Thursday, July 10, 2014

Desconstructing the Devil's Advocate, Part IV: The Court's Decree is Poetry

Warning! Danger, Will Robinson! Spoilers ahead...

So, we've got some GPS coords to High Park.  If you were to go and search at them, you'd find nothing but dogs and their pet humans, gravel, and a little stream.  More info is needed!

I decided to make this clue from a cute US court decision which was short and in the form of a rhyming poem.  The lore around this court decision is that the owner of the damaged tree came to court and gave his story to the court in rhyme.  The court rendered its decision and it was appealed. So the appellate court responded in kind as follows:

We thought that we would never see
A suit to compensate a tree.
A suit whose claim in tort is prest
Upon a mangled tree's behest;
A tree whose battered trunk was prest
Against a Chevy's crumpled crest;
A tree that faces each new day
With bark and limb in disarray;
A tree that may forever bear
A lasting need for tender care.
Flora lovers though we three,
We must uphold the court's decree.

So, I had set out this decision out in the Court's Decree is Poetry clue, noting that he had been around Queen's Park, "among the giants".  There are some pretty massive trees there.  But this is not enough for finding this box.  Then there is a couple lines of ciphered text.

The couple people who logged finds on this particular box obviously didn't have any trouble with this cipher, but a couple other well-seasoned cipher solvers (whom I consider among the best of the Ontario boxers) had mentioned that this one had them stumped.  They tried everything they could think of.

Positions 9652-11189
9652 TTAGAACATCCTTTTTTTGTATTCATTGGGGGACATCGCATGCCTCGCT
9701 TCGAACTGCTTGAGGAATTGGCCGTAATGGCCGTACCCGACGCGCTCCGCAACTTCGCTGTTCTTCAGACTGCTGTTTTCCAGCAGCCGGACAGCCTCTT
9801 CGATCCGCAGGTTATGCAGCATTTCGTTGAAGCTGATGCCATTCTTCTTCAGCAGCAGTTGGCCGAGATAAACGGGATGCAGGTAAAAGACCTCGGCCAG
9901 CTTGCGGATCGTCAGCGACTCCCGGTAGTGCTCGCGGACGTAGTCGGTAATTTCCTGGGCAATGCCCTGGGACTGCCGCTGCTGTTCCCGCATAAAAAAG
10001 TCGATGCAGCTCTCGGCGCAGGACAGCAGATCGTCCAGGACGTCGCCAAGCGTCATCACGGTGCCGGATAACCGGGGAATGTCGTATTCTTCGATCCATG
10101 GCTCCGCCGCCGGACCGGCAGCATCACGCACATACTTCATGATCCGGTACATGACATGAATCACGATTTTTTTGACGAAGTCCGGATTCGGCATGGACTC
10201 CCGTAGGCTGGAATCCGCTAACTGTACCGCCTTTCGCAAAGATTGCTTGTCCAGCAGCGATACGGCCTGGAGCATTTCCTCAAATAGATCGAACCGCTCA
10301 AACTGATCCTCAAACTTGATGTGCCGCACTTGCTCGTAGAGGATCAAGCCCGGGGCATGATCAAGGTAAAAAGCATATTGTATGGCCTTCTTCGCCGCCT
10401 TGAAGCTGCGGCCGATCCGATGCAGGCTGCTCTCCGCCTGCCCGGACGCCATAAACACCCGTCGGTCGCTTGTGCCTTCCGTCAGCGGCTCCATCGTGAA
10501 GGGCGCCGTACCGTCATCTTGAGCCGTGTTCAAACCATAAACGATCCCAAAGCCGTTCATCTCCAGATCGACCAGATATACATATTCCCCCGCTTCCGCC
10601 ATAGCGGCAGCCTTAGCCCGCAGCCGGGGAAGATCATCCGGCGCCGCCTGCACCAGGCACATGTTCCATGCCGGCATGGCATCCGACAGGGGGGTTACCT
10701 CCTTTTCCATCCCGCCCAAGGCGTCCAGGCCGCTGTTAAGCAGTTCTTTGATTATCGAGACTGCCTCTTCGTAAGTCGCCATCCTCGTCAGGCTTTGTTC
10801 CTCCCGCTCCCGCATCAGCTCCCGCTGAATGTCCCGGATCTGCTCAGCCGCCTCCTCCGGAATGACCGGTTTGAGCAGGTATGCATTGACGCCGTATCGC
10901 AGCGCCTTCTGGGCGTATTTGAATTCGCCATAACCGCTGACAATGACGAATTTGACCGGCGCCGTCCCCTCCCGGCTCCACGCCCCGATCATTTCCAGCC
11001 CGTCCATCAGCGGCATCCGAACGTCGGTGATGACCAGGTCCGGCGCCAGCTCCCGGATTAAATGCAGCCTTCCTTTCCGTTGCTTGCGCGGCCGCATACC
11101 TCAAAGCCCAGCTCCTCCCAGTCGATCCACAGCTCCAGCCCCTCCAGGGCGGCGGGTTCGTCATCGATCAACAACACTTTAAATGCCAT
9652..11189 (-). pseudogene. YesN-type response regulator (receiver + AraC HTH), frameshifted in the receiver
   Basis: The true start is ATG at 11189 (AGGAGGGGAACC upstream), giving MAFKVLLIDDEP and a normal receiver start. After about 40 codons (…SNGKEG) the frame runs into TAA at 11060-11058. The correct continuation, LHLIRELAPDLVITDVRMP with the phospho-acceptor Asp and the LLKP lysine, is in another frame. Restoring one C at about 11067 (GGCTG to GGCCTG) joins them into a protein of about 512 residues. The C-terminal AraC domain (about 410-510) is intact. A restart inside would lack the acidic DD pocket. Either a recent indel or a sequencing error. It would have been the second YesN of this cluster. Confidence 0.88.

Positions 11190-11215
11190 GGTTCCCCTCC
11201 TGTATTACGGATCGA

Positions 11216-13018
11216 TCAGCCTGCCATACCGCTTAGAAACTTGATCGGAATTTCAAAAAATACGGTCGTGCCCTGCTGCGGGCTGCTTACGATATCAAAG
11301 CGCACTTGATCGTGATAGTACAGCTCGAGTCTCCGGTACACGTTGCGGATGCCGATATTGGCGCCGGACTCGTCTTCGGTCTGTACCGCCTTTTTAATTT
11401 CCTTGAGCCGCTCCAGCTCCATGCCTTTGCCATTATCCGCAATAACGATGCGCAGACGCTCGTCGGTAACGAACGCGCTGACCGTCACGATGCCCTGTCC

I actually hated this.  It gave me angst.  Sometimes when you design a puzzle, it becomes more difficult than you intended.  I figured that based on how the clue page is set up it would be really clear, but it obviously wasn't. There's nothing worse than seeing one of your clues become so hard that the majority can't solve it.  Gah.  My apologies.

So here it is: The court decision that is quoted is used to decipher the cipher text.  Each character is paired and each offsets the other by the position in the alphabet to translate the ciphertext into plaintext.  In essence, the court decision is used like a one-time pad. 

And there are plenty of places to go online to decode it to get this: He followed his Hart, entered at one of the main entrances, under the first south-facing arch. Up the stairs, to the right and immediately up the stairs again and sat on the bench. It is hidden on the old metal radiator, at the bottom at the back closest to the corner.

Hart House is right beside Queen's Park, and the rest of the clue is straightforward. And the stamp you find is this:

Court's Decree is Poetry stamp

It's my beautiful hand drawing representation of the decision! A car which hit a tree! Gah.  So the clue then to the final box: there's writing on the back of this car... But what does it mean?  What does it mean???

Easy: Google knows.  Google: 1999 OJ No 1728 ¶2.  Huh, that's a recognizable name: Rene Joly - that's the guy in the last box! It must mean something... Hmm.. The letters on the stamp refer to paragraph 2 of something, one of the first results in Google is the court decision in that case with all the paragraphs numbered... Potentially useful, don'tchathink? ;)

This was the last box with a clue needed to find the Devil's Advocate letterbox.  The next post will break that one down.

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